After perfecting your resume, acing the interview and waiting for a call, you finally receive a rejection letter when you were expecting a job offer. This happens to many job seekers, and it can be a tough pill to swallow. However, with careful interview and follow-up strategies, it is possible to turn a potential job rejection into a new career.
Ask the Hard Questions
It is important to ask good questions during the interview, such as inquiring about the key challenges of the position as well as any issues that the company has faced in regards to the role. Be prepared to provide the interviewer with a plan as to how you will address the company's needs. In addition to these questions, ask the interviewer how you compare to other candidates, and what, if any, reservations he may have about hiring you. This information comes in handy if you don't receive a job offer, and you will have the necessary information to try and change the interviewer's mind.
Sending the hiring manager a thank-you note after an interview is common practice, but if you end up not receiving a job offer, sending an influence letter might be a better strategy. An influence letter is designed to address any reservations the company may have about hiring you. In your letter, discuss your success and accomplishments in previous positions, the ways in which you can meet the company's needs, and key points that were discussed during your interview.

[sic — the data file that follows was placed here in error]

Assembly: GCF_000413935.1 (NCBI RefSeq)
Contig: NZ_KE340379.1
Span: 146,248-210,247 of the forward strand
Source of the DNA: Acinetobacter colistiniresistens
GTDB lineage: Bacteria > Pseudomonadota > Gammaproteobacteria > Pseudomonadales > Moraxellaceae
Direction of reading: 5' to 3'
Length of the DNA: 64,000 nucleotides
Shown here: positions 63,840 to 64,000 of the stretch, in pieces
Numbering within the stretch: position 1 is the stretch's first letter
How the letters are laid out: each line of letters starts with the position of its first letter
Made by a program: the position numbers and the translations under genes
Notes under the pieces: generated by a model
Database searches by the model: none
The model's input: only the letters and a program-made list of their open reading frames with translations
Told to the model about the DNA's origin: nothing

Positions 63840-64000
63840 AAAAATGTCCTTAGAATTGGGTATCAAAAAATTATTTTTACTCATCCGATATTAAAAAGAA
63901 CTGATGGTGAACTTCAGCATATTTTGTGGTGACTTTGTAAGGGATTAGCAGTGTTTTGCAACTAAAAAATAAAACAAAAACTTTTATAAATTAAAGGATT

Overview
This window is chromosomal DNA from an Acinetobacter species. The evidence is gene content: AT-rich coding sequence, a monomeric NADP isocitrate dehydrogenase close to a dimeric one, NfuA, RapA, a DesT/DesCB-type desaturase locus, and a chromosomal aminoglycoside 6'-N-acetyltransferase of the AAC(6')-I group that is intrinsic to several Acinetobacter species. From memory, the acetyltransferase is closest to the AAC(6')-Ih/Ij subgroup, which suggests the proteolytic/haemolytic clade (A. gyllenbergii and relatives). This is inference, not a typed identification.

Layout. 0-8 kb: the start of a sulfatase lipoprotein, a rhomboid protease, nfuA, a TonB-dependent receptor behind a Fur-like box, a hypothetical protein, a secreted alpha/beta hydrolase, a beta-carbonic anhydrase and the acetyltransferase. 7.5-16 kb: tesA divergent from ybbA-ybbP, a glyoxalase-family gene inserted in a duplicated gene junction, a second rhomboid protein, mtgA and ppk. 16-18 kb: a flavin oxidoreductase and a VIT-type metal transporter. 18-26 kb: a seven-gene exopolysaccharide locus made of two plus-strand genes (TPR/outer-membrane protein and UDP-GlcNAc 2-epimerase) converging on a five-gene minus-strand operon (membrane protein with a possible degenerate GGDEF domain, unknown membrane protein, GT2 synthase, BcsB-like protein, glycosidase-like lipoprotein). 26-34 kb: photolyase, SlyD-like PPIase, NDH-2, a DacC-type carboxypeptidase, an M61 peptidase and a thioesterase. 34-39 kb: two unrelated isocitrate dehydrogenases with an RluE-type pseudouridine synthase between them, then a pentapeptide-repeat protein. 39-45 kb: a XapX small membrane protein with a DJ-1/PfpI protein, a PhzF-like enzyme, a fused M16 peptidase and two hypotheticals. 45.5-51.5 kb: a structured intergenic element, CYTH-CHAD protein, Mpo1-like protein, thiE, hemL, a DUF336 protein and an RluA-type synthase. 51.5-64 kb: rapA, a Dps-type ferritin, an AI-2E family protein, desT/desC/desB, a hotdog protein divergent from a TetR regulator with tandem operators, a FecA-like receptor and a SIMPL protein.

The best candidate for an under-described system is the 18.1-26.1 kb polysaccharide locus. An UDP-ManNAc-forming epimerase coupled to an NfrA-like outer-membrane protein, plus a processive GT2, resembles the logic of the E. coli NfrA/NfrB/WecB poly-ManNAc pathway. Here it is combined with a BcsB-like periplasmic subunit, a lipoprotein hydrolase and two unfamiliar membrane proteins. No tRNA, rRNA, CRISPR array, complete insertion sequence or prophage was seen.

Keep in Touch
It is important to keep in touch with the hiring manager or recruiter after you receive a rejection, especially if you've had a face-to-face interview. If another candidate narrowly beat you out of the coveted position, consider yourself among the pool of qualified runner-ups. If the chosen candidate doesn't work out for whatever reason, the hiring manager has a ready-made shortlist of preferred candidates to choose from, including you. Your chances of a potential job offer are greater if you stay at the top of the hiring manager's mind.
If you've done all you can and the rejection sticks, don't take it personally or doubt yourself. If the hiring manager gave you feedback, use that information to improve your profile for the next new career opportunity. Dedicate the time to improve your resume, cover letter, wardrobe and interview skills. Reach out to others in your industry through networking events, seminars and trade shows. Whatever you do, don't give up.
It takes work and dedication to transform a job rejection into a job offer. By anticipating a company's needs, being prepared to ask for feedback and keeping in touch after the interview, you increase your chances of a future job offer, even if it doesn't come as easily or automatically as you might have hoped.
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